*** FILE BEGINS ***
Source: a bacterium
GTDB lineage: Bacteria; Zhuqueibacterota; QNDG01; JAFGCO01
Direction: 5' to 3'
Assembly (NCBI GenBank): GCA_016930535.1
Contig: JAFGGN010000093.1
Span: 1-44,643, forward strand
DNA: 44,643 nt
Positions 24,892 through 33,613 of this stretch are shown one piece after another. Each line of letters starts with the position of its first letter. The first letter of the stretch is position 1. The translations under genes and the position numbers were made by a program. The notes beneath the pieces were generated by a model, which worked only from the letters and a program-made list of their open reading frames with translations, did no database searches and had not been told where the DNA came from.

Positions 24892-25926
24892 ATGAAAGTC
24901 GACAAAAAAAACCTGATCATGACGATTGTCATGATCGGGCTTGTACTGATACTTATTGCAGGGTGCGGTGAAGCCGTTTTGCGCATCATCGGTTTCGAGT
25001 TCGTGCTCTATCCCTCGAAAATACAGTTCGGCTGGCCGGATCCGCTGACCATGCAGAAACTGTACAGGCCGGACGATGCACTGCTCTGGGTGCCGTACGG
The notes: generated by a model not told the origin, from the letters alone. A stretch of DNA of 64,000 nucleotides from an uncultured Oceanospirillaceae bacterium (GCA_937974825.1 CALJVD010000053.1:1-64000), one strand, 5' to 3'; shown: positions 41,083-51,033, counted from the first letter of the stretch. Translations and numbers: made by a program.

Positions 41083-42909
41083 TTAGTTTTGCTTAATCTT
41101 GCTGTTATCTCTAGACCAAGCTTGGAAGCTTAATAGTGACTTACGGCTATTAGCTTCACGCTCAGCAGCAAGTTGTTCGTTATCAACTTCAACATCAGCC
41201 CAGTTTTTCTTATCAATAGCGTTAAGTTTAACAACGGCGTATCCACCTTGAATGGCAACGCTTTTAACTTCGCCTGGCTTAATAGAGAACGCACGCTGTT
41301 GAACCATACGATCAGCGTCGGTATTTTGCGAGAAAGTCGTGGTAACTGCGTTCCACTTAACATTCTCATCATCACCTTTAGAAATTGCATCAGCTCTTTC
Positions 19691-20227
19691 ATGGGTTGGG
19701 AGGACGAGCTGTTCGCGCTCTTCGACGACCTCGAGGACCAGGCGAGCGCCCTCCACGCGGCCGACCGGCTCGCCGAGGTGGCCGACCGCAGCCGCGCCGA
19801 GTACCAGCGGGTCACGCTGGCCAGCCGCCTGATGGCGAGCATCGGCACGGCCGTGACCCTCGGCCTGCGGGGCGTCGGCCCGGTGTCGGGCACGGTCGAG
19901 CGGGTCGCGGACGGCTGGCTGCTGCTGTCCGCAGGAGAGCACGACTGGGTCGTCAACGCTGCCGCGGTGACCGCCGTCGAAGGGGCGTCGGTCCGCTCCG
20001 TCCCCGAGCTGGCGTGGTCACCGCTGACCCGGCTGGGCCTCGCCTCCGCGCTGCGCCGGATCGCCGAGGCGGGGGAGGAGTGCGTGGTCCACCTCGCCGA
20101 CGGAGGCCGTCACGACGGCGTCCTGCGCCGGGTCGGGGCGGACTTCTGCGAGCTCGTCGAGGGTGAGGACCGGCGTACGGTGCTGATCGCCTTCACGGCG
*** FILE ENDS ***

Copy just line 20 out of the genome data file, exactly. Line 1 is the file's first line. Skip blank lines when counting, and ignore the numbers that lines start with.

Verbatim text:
19691 ATGGGTTGGG